We encourage all members to get in touch with any of the above or whatever else appeals to you – the blog is here for all of you to use in whatever way you see fit. We see the blog as a crucial platform in bringing together different views from across Europe – it is your chance to share your own unique perspective with over a hundred other tech organisations across the continent.
We hope that the blog can continue to raise the profile of the coalition in Europe and bring our coalition closer together!
Connecterra is on a mission to empower farmers to increase their productivity while reducing the impact of farming on the planet. Our Amsterdam-based company has teams on three continents, a product presence in 18 countries and partnerships with some of the biggest global dairy brands. We believe the key to achieving our mission is to make data more accessible to the everyday decision makers across the industry. Our solution is Ida, the intelligent dairy assistant.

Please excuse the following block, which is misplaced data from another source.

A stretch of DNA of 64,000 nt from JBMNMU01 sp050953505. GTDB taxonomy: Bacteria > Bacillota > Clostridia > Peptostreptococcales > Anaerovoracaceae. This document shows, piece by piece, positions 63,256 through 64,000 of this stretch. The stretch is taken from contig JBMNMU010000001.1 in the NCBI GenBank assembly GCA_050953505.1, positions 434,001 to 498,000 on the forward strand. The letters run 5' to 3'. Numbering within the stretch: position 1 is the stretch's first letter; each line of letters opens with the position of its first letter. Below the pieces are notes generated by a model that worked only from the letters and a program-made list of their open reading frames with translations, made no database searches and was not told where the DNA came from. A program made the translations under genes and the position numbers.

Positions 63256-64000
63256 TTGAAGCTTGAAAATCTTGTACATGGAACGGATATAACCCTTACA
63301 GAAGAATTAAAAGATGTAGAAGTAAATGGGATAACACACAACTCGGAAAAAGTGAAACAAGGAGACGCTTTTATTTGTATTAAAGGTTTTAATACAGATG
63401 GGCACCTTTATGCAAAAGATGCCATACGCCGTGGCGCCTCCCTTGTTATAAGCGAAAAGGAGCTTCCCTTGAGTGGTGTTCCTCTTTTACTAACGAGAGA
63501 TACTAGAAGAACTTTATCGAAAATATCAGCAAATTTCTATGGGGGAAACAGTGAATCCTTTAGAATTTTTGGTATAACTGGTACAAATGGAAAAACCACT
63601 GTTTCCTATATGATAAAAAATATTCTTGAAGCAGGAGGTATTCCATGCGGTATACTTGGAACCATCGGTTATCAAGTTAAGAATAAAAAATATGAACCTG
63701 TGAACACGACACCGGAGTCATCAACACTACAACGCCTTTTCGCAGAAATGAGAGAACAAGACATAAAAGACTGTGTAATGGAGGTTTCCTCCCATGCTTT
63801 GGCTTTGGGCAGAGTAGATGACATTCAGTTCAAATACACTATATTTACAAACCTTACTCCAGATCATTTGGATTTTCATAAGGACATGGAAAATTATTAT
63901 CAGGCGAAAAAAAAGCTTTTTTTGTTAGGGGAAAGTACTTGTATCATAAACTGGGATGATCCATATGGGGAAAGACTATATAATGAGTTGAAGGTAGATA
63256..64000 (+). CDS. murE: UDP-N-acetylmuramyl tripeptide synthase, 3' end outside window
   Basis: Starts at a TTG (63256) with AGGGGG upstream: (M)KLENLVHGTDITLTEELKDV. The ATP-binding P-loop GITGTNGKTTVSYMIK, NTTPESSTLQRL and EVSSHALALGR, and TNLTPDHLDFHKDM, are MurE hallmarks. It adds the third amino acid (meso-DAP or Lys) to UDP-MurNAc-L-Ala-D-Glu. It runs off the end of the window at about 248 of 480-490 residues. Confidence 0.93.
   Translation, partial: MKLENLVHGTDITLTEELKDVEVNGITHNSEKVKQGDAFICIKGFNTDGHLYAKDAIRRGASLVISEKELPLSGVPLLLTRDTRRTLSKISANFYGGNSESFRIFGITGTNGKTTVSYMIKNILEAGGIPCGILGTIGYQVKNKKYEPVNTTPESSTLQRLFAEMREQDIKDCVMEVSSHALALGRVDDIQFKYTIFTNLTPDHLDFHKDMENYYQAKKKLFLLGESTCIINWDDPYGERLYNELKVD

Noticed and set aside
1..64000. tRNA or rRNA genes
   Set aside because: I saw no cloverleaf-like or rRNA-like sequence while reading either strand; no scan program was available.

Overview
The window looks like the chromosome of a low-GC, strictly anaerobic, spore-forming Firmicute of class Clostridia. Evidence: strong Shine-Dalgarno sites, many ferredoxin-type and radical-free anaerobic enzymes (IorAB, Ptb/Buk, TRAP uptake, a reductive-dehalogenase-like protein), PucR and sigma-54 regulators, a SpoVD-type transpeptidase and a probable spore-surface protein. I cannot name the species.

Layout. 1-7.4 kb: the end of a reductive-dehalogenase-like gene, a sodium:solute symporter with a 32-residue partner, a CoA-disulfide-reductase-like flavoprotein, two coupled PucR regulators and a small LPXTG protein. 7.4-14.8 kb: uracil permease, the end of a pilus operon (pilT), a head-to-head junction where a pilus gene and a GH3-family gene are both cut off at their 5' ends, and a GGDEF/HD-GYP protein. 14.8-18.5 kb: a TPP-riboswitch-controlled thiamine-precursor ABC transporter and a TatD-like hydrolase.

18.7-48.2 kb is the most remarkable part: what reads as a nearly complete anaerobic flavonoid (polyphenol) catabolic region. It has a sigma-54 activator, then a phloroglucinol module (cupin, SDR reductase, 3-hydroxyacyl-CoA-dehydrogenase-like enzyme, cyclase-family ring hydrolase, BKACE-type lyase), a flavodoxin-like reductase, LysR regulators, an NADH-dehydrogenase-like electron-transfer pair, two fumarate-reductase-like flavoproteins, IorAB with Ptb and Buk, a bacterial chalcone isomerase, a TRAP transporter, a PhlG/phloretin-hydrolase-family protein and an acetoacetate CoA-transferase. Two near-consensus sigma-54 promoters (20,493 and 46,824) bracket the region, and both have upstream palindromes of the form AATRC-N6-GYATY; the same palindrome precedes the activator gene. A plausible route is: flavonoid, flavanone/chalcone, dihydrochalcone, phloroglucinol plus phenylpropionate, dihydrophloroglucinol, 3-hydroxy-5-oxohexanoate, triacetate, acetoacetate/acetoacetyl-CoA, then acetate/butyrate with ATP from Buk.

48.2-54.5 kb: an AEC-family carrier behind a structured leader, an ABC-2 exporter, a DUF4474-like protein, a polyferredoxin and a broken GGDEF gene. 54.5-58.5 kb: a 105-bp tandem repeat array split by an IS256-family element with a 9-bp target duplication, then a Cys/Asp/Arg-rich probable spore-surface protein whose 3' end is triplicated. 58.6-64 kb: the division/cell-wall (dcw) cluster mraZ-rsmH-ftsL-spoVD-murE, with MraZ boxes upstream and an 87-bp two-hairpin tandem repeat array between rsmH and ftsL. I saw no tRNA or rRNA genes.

Personified as a “she” and characterized as a member of the farm team, Ida’s platform enables farmers, their advisors and other stakeholders to make timely, better-informed decisions. In doing this, Ida helps the dairy industry become more efficient, productive and ultimately, sustainable.
We are proud to have launched our first event of 2021 – Making the DSA work for startups.
We were joined by Henna Virkkunen MEP, Greg Mroczkowski, Director of Public policy, IAB Europe; and Dr Mikolaj Barczentewicz, Senior Lecturer in Public Law and Legal Theory.